Nozipho Dlamini, Pretoria - BuaNews (Tshwane)
Mr Mazibuko was speaking at a Candlelight Memorial organised by the
Department of Foreign Affairs to remember those who had died of AIDS-related
The commemoration was part of the International Candlelight Day Memorial that
is commemorated annually on May 21. In South Africa, the second week of May is
nationally declared Candlelight Memorial Week.
The day is commemorated to remember those who had died of AIDS, to celebrate
the lives of those who continue to live productively and meaningfully with the
disease and to encourage those affected to continue to give love and care to
their loved ones.
Mr Mazibuko is the first journalist in South Africa to declare his HIV status
and has been living with the virus for 15 years now.
He said government had done a great job in the fight against HIV and AIDS but
the messages were not filtering through to the people.
He slammed most media organisations for assigning journalists who "were
ignorant" about HIV and AIDS to cover AIDS-related matters.
He said some newspapers had made "fun" of Health Minister Manto
Tshabalala-Msimang's emphasis on the importance of nutrition.
"As a journalist myself I sometimes feel ashamed of the profession that
is supposed to inform and educate people but in most cases just misleads and
sensationalises important issues," he said.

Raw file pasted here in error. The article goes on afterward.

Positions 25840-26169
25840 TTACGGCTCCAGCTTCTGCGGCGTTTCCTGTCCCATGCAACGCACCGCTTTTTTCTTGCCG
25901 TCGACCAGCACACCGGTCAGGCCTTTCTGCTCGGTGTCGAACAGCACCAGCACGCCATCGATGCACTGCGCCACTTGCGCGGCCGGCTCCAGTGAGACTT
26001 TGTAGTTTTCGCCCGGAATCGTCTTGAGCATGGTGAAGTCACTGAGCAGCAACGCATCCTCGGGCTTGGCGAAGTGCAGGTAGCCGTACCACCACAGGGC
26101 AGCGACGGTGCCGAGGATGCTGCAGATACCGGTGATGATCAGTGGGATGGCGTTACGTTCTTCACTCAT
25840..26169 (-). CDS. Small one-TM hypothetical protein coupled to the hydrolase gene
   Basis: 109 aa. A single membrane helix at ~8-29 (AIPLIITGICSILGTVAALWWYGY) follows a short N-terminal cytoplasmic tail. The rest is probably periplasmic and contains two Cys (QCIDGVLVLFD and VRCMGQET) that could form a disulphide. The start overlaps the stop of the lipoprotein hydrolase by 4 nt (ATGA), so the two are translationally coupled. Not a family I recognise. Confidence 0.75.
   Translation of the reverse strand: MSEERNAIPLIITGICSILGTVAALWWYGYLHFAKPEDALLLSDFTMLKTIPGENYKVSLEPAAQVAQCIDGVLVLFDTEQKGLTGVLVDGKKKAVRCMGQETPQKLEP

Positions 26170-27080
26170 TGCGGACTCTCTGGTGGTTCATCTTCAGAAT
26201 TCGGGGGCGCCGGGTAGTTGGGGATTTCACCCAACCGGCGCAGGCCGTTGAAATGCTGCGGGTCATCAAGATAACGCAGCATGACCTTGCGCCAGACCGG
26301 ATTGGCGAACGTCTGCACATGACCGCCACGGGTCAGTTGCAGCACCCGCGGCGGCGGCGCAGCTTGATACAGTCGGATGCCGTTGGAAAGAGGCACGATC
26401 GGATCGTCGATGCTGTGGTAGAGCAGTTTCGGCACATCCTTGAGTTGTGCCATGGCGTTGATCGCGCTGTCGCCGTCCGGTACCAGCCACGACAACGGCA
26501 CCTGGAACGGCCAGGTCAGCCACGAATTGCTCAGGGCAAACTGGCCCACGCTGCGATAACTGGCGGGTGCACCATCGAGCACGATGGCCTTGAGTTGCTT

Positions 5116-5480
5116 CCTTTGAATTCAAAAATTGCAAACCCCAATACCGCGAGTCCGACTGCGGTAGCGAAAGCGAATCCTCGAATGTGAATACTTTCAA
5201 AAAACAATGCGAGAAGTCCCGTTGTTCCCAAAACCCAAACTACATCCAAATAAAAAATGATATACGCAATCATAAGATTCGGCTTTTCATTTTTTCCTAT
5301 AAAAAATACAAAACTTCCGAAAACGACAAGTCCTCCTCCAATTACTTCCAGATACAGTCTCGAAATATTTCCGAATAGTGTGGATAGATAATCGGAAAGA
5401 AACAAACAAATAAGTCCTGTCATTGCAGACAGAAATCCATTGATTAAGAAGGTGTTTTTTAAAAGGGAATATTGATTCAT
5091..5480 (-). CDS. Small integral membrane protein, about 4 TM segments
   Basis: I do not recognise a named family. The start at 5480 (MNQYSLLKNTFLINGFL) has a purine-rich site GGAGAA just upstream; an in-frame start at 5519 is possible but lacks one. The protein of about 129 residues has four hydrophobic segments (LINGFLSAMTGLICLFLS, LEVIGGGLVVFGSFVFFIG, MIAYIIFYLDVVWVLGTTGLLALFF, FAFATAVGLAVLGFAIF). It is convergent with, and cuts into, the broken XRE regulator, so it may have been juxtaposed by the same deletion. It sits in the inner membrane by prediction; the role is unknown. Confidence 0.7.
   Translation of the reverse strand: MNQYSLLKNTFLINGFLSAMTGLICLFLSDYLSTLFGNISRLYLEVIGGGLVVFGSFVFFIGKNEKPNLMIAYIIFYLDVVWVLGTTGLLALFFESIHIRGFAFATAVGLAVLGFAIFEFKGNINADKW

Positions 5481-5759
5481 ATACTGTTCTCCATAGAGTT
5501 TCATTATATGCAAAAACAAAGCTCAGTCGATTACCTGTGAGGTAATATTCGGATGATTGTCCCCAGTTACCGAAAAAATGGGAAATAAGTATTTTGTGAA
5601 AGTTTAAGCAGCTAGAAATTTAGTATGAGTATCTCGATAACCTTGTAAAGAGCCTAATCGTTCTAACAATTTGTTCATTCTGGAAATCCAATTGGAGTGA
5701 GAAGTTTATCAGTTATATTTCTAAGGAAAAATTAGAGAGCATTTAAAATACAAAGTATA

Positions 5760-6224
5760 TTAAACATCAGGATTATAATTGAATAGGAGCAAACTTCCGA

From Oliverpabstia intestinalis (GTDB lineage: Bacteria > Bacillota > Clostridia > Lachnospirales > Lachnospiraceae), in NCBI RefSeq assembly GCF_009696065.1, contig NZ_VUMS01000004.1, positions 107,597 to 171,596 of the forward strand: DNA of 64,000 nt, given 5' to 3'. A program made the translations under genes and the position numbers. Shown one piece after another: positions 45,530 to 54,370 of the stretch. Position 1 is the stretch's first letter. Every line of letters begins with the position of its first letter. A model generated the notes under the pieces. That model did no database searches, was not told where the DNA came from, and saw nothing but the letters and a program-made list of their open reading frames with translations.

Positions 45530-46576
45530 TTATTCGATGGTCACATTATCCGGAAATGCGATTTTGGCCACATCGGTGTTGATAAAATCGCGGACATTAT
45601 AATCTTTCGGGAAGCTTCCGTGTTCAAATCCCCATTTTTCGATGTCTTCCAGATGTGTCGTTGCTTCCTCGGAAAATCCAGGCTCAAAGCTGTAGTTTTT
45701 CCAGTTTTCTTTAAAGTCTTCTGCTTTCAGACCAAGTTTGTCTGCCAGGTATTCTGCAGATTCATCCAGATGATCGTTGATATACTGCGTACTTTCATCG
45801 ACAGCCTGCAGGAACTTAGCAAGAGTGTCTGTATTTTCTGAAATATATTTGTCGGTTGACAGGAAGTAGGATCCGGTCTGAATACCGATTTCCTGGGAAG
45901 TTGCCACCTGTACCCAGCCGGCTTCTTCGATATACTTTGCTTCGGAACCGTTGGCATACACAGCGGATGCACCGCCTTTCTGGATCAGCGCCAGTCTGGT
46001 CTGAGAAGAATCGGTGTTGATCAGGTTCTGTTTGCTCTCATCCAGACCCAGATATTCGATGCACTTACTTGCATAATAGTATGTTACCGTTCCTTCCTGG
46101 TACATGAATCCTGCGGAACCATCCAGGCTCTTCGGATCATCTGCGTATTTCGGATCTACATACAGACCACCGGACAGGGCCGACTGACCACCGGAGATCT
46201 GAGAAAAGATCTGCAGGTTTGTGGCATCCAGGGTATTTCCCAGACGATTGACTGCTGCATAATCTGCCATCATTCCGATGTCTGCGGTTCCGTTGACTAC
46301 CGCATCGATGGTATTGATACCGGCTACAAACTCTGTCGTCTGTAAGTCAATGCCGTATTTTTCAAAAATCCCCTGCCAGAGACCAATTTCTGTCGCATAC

He advised employees of foreign affairs to get tested, saying if they were
negative, they would have a renewed determination to stay that way, and if
positive, they could begin to live positively and choose healthy lifestyles.
Mr Mazibuko said the most preventative method took less than 15 seconds - to
wear a condom.
"At times I feel embarrassed that I was unable to spare 15 seconds of
passionate moment to prevent myself from contracting the virus," he said.
Speaking at the memorial, Foreign Affairs Deputy Minister Susan Van der Merwe
said HIV and AIDS posed a serious threat to the country's human capital.
However, she said the government had made many strides in fighting the
scourge and putting legislation that supported workers.
These laws include the Bill of Rights in the Constitution, the Labour
Relations Act, the Employment Equity Act, the Occupational Health and Safety Act
and the Promotion of Equality and Prevention of Unfair Discrimination Act.
She said there was no single solution to fighting HIV and AIDS but a
multifaceted strategy was needed including involvement of each and every